Why a Traditional Study Abroad Program Doesn't Work for You & What to Do Instead

by Jennifer Bangoura

Your academic advisor told you it is a must. You’ve read the blog posts about it. You know it will help your resume. You would love the chance to travel and learn at the same time. So, what’s stopping you from studying abroad?

There are a number of reasons that the traditional study abroad program probably doesn’t work for you. Lucky for you, we’ve come up with alternatives of what to do instead. This way you can focus less on missing out on what your friends are doing and more on having a meaningful international experience that broadens your horizons and enriches your ability to relate to the world. 

Zayed University Students

To get you in the right mindset before you start planning your international experience, make a list of what you hope to get out of study abroad. Take some time to think about what study abroad means to you (or what you hope it will mean to you). These exercises will help you narrow down your search and ensure you’re making a choice that’s a best fit for you.

Check out some of the more common reasons why the traditional study abroad program might not seem like it will work for you, and what you could (or should) consider doing instead below:

1. You Don’t Have Enough Time 

If your heavy course load is making you nervous and you don’t think you could handle taking a semester or year off to study abroad, consider a spring break study abroad program or a summer program as an alternative option that won’t keep you away from your primary studies too long. 

Be warned, though, at the end of your spring break or summer program, you’ll likely be saying to yourself that you wish you had stayed longer!

Another option is to consider volunteering abroad. You can give back while gaining invaluable international experience, and spend less time away from your studies, work, and life. Make sure to choose your volunteer abroad program wisely to ensure you are supporting a volunteer trip that is sustainable and genuinely supports the community you’re serving. 

2. You Have A LOT Of Time 

Maybe you’re taking a gap year, or perhaps you’ve thought about the value of study abroad and really want to dive in and spend time a long time traveling. Maybe the time you have available to you doesn’t line up quite right with a study abroad program you’re interested in pursuing. Whatever the reason, if you have a lot of time on your hands, you could consider saving up and buying an around the world ticket. If you’re nervous about being away too long, set a time frame like three to six months and go from there.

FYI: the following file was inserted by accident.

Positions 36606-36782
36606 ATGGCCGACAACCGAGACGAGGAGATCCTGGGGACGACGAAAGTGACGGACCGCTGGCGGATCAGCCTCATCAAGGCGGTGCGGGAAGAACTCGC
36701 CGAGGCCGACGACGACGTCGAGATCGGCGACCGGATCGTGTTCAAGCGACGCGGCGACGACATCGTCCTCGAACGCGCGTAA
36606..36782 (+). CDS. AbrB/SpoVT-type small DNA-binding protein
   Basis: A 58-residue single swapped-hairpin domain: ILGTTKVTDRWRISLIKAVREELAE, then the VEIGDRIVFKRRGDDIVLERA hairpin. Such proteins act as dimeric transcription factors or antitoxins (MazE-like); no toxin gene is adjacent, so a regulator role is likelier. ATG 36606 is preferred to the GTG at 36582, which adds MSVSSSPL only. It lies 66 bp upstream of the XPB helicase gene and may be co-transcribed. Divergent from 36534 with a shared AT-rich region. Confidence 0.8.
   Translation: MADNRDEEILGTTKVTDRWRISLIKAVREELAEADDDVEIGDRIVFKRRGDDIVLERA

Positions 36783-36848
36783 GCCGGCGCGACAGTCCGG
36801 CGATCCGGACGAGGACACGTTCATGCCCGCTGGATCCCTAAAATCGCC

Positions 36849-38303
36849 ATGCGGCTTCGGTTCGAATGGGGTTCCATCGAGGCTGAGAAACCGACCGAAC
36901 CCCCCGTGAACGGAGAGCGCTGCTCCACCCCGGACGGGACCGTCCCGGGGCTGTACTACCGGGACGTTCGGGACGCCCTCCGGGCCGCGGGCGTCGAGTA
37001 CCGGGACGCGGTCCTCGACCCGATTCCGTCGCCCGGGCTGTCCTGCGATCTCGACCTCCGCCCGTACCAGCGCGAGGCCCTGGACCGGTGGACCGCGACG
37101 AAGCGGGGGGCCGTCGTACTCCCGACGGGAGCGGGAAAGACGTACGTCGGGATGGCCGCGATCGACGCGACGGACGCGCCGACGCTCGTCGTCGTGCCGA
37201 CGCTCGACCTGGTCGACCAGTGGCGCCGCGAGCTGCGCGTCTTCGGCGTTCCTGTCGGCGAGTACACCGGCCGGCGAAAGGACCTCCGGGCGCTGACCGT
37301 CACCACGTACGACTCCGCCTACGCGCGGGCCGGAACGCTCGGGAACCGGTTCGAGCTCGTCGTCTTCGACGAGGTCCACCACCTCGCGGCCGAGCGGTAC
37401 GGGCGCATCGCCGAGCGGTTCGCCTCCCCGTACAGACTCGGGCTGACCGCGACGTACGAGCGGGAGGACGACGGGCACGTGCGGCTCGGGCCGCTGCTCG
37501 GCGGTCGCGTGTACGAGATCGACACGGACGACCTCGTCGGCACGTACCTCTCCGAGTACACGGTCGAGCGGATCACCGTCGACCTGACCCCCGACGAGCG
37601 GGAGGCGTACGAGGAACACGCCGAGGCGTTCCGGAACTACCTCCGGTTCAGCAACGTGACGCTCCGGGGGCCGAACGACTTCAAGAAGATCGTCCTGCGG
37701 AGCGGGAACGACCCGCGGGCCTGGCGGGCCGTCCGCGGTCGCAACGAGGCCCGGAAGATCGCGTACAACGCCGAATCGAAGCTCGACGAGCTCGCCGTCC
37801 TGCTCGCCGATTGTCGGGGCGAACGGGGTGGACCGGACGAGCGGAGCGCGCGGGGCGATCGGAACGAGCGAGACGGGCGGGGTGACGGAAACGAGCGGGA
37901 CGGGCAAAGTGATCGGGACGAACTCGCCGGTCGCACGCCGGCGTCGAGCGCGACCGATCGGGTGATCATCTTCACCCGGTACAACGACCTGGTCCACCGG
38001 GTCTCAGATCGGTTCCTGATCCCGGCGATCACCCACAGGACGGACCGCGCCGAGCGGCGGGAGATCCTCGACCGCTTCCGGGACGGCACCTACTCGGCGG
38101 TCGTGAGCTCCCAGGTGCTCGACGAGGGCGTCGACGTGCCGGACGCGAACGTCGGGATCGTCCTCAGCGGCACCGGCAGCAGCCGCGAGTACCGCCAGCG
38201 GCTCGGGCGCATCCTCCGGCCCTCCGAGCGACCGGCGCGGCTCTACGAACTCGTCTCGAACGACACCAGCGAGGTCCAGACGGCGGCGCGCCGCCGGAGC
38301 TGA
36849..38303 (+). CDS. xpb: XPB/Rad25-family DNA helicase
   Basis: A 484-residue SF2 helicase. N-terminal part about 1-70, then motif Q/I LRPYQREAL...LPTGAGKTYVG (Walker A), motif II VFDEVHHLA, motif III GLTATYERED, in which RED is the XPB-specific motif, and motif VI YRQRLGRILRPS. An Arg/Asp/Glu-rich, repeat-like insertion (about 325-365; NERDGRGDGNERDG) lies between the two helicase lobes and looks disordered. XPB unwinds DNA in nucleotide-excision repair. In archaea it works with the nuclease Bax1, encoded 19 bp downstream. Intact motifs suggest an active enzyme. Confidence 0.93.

Do you think that in 20 years you will look back on traveling around the world as something you regret? I didn’t think so.

Spend some quality time thinking about what you want to get out of your travel experience so you’re sure to make the most of it. Do you want to improve your language skills? Look into learning Spanish in Spain. Do you want to deepen your cross-cultural work experience? Explore options to teach abroad to improve your flexibility and adaptability in the workplace. 

Inside a lecture room

3. You Don’t Have Enough Money

There’s no doubt about it, studying abroad costs money. However, with some planning and special consideration, it doesn’t have to empty your bank account. If you aren’t able to fund your study abroad through loans, consider crowdsourced fundraising through family and friends. There are a number of ways to cut study abroad costs so programs aren’t prohibitively expensive. 

Remember, oftentimes the most expensive part of your study abroad experience (aside from tuition!) is going to be your plane ticket, which costs about the same whether you’re gone for a couple weeks or a couple months. But there are ways to find cheap flights, so don’t make that an excuse!